A Wells Fargo customer enters a bank branch in San Francisco, Calif.
A Wells Fargo customer enters a bank branch in San Francisco, Calif. - 
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Steve Chiotakis: More and more bailed-out banks say they're eager to repay billions that taxpayers lent them. Wells Fargo and Bank of America just said that yesterday. Banks that pay off the debt aren't bound by government-imposed salary caps. In fact, a new study shows top officers of some bailed-out banks are doing pretty nicely. From Washington, here's Marketplace's John Dimsdale.

John Dimsdale: The Institute for Policy Studies says CEOs of the 20 largest bailed-out banks were paid a quarter of a billion dollars since the start of 2008. The study's co-author, Sam Pizzigati, says the hefty compensation is mostly thanks to some timely stock options.

Sam Pizzigati: When shares of the big bailed-out banks were trading at near all-time record lows, many of these executives got millions of new stock options exerciseable at the bargain basement price. Since then, thanks to the bailout, the shares of these companies have increased in value.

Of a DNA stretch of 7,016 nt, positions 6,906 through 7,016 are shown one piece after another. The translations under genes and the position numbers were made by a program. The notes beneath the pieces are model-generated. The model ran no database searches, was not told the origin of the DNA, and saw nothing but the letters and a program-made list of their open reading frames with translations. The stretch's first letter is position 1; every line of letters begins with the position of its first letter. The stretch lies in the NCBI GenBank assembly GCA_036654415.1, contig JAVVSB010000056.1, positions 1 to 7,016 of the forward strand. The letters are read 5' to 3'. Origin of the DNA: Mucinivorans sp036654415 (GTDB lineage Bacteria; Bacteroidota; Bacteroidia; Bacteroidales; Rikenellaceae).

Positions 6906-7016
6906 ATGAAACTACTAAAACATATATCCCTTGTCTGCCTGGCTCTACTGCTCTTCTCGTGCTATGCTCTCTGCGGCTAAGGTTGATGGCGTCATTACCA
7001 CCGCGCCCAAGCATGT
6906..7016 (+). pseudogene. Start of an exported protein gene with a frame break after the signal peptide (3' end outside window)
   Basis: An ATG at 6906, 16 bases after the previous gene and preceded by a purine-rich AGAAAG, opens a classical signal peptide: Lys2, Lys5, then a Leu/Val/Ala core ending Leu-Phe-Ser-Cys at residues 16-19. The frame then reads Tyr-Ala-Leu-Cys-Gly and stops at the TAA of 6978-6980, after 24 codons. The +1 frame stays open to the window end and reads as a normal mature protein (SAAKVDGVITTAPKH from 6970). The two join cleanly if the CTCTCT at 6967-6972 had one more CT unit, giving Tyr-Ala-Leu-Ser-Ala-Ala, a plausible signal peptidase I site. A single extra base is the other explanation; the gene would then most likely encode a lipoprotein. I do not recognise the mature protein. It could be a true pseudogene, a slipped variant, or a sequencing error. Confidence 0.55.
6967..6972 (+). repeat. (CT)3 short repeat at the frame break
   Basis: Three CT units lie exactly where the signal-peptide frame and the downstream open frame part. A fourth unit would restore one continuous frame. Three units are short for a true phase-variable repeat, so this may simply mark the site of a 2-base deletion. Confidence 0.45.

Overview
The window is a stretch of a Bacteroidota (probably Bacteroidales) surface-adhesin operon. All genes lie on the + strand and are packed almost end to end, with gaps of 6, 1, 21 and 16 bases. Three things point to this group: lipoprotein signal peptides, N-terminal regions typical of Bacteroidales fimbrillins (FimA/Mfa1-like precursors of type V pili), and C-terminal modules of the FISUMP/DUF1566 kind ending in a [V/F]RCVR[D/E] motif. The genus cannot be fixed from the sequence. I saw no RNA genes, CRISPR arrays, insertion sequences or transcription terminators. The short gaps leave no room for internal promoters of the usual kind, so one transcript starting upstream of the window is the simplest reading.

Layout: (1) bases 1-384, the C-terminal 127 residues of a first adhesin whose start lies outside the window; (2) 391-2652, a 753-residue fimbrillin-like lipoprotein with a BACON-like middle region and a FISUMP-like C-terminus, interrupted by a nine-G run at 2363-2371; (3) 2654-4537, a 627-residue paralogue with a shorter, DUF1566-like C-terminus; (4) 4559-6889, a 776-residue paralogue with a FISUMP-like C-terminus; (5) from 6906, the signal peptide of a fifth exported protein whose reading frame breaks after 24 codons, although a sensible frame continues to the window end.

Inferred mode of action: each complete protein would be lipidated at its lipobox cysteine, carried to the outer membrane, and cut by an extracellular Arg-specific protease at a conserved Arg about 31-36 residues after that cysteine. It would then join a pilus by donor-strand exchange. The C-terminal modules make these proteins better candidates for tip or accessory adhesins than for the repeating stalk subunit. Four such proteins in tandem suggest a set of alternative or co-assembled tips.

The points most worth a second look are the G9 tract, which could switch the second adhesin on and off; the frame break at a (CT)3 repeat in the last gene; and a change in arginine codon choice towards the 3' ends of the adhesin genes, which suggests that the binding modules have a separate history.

Pizzigati says such banks shouldn't benefit from government tax breaks and low interest loans. But Tim Bartl of the Center on Executive Compensation says options give bank managers the right incentives.

Tim Bartl: A stock option is a very good way of tying executives' compensation to how the company does and how well shareholders do.

Bartl says the bank executives can't cash in their stock options for another few years. And that means their companies have to perform well consistently before the executives to benefit.

In Washington, I'm John Dimsdale for Marketplace.